Apparently, that was a severe underestimation of Newdow, but it is also a trivialization of the arguments he and other plaintiffs have raised against the Pledge, which turn out to have more bite than might appear at first blush.

    The argument against the Pledge is not just a matter of pique on the part of Mr. Newdow. And he's not alone, as the other pending lawsuits prove. There is a message here that needs to be heeded, in no small part, because it is not going to vanish by wishing it away.

    Judge Karlton had little patience for the claim, but the atheist parents are saying that they are feeling excluded from the public life of the nation-they cannot even attend a school board meeting without being reminded that the majority have a different, opposite, set of beliefs.

    Imagine, as a Christian, finding out your child is reciting a Pledge that included the phrase "not under God." What would you do? It's obvious-you would demand the phrase be excluded.

    For some, "not under God" is quite literally an inconceivable statement, but it is in fact what many bona fide American citizens believe. It should bother believers and nonbelievers alike that repetitive, intentionally chosen government speech is alienating any segment of the public, because of their religious beliefs or lack thereof.

    The Pledge cases challenge the United States to come to terms with a problem of its own making-extraordinary religious diversity. Believers of all faiths have been welcomed to these shores since the country's inception, and a fervent conviction exists in constitutional law and among the people that a person may believe whatever he chooses (no matter how mainstream or marginal).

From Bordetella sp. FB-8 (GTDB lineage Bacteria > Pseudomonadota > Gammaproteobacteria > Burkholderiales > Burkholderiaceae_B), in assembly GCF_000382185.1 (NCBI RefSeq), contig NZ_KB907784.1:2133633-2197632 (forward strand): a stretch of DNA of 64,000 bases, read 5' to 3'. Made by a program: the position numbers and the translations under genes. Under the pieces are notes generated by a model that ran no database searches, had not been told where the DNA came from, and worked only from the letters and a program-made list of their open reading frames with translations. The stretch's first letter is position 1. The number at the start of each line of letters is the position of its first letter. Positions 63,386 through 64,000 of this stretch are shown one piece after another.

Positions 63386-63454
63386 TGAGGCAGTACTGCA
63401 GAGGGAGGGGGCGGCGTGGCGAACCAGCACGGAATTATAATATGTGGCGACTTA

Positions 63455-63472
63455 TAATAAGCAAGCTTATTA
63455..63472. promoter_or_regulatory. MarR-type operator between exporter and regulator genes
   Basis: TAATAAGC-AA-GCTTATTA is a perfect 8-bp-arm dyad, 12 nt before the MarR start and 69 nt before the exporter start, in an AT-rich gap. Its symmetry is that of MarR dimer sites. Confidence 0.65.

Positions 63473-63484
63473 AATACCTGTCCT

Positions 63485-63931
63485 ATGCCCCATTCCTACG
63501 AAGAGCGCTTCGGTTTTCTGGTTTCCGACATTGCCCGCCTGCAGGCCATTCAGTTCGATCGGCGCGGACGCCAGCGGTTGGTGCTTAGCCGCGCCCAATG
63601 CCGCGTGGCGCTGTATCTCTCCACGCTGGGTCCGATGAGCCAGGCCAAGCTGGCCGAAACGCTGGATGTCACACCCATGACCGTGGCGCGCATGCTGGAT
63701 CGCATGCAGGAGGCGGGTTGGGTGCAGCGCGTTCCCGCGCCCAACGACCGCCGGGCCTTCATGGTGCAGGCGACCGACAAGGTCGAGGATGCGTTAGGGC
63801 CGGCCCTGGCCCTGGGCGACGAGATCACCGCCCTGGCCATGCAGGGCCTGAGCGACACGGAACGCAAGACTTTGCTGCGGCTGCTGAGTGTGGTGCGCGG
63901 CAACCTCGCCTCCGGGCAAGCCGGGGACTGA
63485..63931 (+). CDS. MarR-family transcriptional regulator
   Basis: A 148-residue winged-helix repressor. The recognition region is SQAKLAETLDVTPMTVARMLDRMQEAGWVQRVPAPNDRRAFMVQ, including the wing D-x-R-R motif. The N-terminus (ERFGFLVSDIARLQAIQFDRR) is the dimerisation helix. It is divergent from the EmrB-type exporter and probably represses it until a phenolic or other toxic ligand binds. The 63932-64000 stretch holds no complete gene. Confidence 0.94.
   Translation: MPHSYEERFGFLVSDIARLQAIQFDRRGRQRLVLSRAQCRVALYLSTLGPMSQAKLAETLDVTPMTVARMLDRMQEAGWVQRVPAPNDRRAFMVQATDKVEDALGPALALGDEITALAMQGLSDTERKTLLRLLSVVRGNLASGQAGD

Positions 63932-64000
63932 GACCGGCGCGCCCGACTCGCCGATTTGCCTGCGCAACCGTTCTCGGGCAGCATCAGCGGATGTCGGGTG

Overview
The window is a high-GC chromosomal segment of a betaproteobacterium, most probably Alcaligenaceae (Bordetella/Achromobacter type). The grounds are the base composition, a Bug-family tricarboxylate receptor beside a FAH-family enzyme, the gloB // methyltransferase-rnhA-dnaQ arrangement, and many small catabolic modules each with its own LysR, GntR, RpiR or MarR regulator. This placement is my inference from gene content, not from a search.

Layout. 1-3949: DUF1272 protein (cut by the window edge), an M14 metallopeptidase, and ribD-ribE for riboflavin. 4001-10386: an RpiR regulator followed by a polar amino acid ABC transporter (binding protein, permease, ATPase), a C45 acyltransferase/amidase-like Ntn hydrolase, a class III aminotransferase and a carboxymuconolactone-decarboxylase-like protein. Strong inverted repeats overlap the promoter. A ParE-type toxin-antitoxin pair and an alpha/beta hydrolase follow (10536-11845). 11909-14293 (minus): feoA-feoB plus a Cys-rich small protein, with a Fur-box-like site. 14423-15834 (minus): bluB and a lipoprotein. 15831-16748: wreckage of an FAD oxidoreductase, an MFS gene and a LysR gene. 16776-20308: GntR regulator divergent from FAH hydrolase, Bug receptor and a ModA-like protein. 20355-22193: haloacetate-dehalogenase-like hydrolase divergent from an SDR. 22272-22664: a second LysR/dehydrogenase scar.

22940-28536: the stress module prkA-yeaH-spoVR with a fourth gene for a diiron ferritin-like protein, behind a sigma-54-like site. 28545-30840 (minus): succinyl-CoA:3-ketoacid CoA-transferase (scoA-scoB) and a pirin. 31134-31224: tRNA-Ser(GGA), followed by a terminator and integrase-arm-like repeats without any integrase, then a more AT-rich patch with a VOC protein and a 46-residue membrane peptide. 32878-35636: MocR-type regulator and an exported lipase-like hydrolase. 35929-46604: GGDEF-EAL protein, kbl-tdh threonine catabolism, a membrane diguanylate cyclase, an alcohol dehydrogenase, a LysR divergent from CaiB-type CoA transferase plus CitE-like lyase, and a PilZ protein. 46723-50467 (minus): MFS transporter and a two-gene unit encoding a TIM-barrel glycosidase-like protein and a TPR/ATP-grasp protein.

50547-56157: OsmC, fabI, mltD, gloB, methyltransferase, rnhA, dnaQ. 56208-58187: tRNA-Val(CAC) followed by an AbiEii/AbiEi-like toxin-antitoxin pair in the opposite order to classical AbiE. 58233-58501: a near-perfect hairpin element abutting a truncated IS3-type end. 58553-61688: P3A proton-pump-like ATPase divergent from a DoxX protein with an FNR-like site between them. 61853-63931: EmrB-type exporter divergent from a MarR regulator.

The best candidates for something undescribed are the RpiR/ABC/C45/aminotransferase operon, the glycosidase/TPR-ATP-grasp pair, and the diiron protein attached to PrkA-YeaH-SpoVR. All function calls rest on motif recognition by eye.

To treat the Pledge as though it is just a mirror of the country's values at the time of the framing or in the 21st century is to misapprehend where this country now stands in the pantheon of free nations. It is a country that has not merely tolerated but fostered a wide diversity of belief and a sense of entitlement to believe whatever one chooses. It is far too late to identify an "American" religion.

    Ironically, in light of the debate over the Pledge, what is most American about religion is a drive to schism-one denomination after another has divided, reunited, and divided again, while off-shoots have gone on to be wholly independent. There never has been and never will be unanimity on religious belief. If one can keep one's focus on this American reality, the drive to keep "under God" in the Pledge of Allegiance starts to look more like a power grab and less like a principled stance on the essence of what it means to be American.

    What is being lost in this debate is that the school districts have options.

    The Pledge is recited in California, because state law requires a "patriotic" observance by students. There is no stipulation for the Pledge to contain or exclude "under God." The school districts have the option of altering the Pledge to make it more inclusive. Or, better yet, they could just as easily lead students in singing "The Star-Spangled Banner," and leave religious division and intolerance behind. This sort of neutral, middle ground, though, is unlikely as the school districts are now being assisted in the litigation by the Becket Fund, an organization dedicated to furthering the interests of religious entities.

    It will be up to the school districts to explain to their taxpayers and the courts why they must have "under God" as part of their patriotic observance-not as easy to defend as it might have seemed the first time around.